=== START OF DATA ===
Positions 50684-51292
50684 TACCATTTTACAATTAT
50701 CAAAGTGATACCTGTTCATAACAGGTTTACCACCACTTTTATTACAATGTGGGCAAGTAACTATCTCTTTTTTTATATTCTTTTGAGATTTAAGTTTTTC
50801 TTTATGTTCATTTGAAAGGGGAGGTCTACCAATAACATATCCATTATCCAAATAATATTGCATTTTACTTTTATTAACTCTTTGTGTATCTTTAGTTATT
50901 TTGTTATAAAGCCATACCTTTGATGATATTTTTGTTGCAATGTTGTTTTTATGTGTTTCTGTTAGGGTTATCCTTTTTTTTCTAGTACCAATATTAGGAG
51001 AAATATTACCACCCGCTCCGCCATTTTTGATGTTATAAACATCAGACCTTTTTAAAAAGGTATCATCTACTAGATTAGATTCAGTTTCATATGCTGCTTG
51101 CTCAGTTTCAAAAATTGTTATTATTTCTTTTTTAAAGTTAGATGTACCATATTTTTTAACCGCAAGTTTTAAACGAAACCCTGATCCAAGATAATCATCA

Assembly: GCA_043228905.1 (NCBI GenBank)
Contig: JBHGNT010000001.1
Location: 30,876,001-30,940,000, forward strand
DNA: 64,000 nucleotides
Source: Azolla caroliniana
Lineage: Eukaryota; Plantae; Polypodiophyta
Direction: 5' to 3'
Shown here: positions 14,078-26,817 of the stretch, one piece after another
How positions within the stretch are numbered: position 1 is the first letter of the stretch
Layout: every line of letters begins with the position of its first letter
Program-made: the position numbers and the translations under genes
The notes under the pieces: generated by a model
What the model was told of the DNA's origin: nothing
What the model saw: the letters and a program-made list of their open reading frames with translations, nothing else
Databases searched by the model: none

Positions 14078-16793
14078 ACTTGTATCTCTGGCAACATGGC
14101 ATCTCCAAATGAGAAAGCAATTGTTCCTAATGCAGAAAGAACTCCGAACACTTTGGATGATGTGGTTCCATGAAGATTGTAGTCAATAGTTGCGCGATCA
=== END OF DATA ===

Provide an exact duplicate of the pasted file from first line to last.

Positions 50684-51292
50684 TACCATTTTACAATTAT
50701 CAAAGTGATACCTGTTCATAACAGGTTTACCACCACTTTTATTACAATGTGGGCAAGTAACTATCTCTTTTTTTATATTCTTTTGAGATTTAAGTTTTTC
50801 TTTATGTTCATTTGAAAGGGGAGGTCTACCAATAACATATCCATTATCCAAATAATATTGCATTTTACTTTTATTAACTCTTTGTGTATCTTTAGTTATT
50901 TTGTTATAAAGCCATACCTTTGATGATATTTTTGTTGCAATGTTGTTTTTATGTGTTTCTGTTAGGGTTATCCTTTTTTTTCTAGTACCAATATTAGGAG
51001 AAATATTACCACCCGCTCCGCCATTTTTGATGTTATAAACATCAGACCTTTTTAAAAAGGTATCATCTACTAGATTAGATTCAGTTTCATATGCTGCTTG
51101 CTCAGTTTCAAAAATTGTTATTATTTCTTTTTTAAAGTTAGATGTACCATATTTTTTAACCGCAAGTTTTAAACGAAACCCTGATCCAAGATAATCATCA

Assembly: GCA_043228905.1 (NCBI GenBank)
Contig: JBHGNT010000001.1
Location: 30,876,001-30,940,000, forward strand
DNA: 64,000 nucleotides
Source: Azolla caroliniana
Lineage: Eukaryota; Plantae; Polypodiophyta
Direction: 5' to 3'
Shown here: positions 14,078-26,817 of the stretch, one piece after another
How positions within the stretch are numbered: position 1 is the first letter of the stretch
Layout: every line of letters begins with the position of its first letter
Program-made: the position numbers and the translations under genes
The notes under the pieces: generated by a model
What the model was told of the DNA's origin: nothing
What the model saw: the letters and a program-made list of their open reading frames with translations, nothing else
Databases searched by the model: none

Positions 14078-16793
14078 ACTTGTATCTCTGGCAACATGGC
14101 ATCTCCAAATGAGAAAGCAATTGTTCCTAATGCAGAAAGAACTCCGAACACTTTGGATGATGTGGTTCCATGAAGATTGTAGTCAATAGTTGCGCGATCA